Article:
Vien: Obviously many of your clients are going to have a strong emotional connection to their businesses. Do you see any clients taking a cut in their personal dividends to help their businesses continue?
Flack: We are. That was almost one of the things that we saw immediately happening with family businesses. We are seeing where our family businesses are taking either a significant reduction or even a full suspension of their dividends in order to preserve that cash. We've actually also even seeing where some family businesses are seeking loans or capital infusions from their shareholders to try to boost their cash resilience to weather the storm.
Vien: How can continuity planning help businesses in a situation like this?
Flack: Continuity planning gives a family business a starting playbook. Having a plan will give the family business leaders structure. It will help them define roles and assignments, and it also will help them — hopefully give them some reliable tactics to leverage during these times. Now I will fully tell you that I don't know that many of our clients had a specific continuity plan to address a global pandemic. But one of the things that I've seen through our firm, which I think other family businesses are also following, is in our firm we've been leveraging our continuity plan playbook as it relates to other types of disruptive activities, like if we had a hurricane at an office and it required all of our people to be removed from the office and work remotely, or if there were some other type of terrorist disruption to our physical office space. That's the playbook that we’re running as an organization with our own firm. That's also what we're seeing with family businesses. There is contingent planning if they had a disruption of not being able to go into the worksite, not being able to use, maybe, certain warehouses. So we're seeing more family businesses are making a judgment to maybe close some of their distribution centers and leave some of them open in order to try to mitigate the risk of the virus spreading within the organization while still trying to continue to ship goods and continue to keep the business running. I don't believe that there's one that they may have developed for specifically for a global pandemic, but I do think there are parts of their continuity plans that are very easily leveraged at a time like this to help them kind of work through the different roles and assignments to address the crisis.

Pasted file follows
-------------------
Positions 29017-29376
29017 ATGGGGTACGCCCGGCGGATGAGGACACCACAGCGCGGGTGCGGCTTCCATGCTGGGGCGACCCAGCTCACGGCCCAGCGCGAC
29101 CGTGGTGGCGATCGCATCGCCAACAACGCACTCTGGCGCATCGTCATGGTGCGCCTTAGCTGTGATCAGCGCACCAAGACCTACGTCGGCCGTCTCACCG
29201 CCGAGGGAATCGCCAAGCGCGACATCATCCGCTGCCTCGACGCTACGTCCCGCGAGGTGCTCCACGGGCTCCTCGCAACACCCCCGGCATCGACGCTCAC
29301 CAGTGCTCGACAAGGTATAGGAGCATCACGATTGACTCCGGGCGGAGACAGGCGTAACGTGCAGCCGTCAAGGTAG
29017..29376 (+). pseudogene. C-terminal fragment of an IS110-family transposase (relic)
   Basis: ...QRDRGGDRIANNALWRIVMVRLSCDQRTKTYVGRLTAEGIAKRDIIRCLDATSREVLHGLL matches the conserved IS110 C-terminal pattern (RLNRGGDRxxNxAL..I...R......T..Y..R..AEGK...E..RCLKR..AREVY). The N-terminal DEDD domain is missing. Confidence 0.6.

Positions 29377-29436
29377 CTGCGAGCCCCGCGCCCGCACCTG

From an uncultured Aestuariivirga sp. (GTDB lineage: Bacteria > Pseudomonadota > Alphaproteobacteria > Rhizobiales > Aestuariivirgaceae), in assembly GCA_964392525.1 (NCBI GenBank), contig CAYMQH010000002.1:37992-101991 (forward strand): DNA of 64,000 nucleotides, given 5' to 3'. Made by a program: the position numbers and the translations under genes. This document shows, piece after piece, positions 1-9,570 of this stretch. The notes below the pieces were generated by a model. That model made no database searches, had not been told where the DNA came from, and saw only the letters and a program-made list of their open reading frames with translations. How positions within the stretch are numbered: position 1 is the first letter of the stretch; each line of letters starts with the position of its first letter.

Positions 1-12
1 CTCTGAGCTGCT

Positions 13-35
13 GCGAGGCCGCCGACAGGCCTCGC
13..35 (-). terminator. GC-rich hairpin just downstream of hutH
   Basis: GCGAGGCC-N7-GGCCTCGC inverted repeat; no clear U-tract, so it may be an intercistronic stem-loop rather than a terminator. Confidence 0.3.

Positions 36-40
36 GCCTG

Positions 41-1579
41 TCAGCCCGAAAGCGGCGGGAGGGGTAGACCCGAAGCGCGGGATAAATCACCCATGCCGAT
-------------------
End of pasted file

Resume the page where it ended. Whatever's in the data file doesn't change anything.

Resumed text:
The other observation I would have is, I would want family businesses to consider to leverage some of the senior members of their family as part of communicating and as part of executing a continuity plan. Some of that wise experience of some of the senior members of the family that may have been in active leadership roles during other crises in the past may be very valuable today to help coach the existing management team, as well as be part of that communication to the employees to help with that stability.
Vien: Again that was Jonathan Flack, the U.S. family business leader at PwC. During our talk he mentioned that many clients are coming to them with questions about the various stimulus packages and about how the can apply to them. PwC and the AICPA both have resources online to help you and your clients with that process. You can access the AICPA Coronavirus Resource Center by going to the AICPA homepage and clicking on the green button, and you can access the PwC resources at pwc.com/us/en/library/covid-19.html. You can also visit the Journal of Accountancy’s coronavirus page at journalofaccountancy.com/info/coronavirus-resources-for-cpas.html or by going to our homepage and scrolling down until you see the Resources box.
This has been the Journal of Accountancy podcast. Thank you for listening.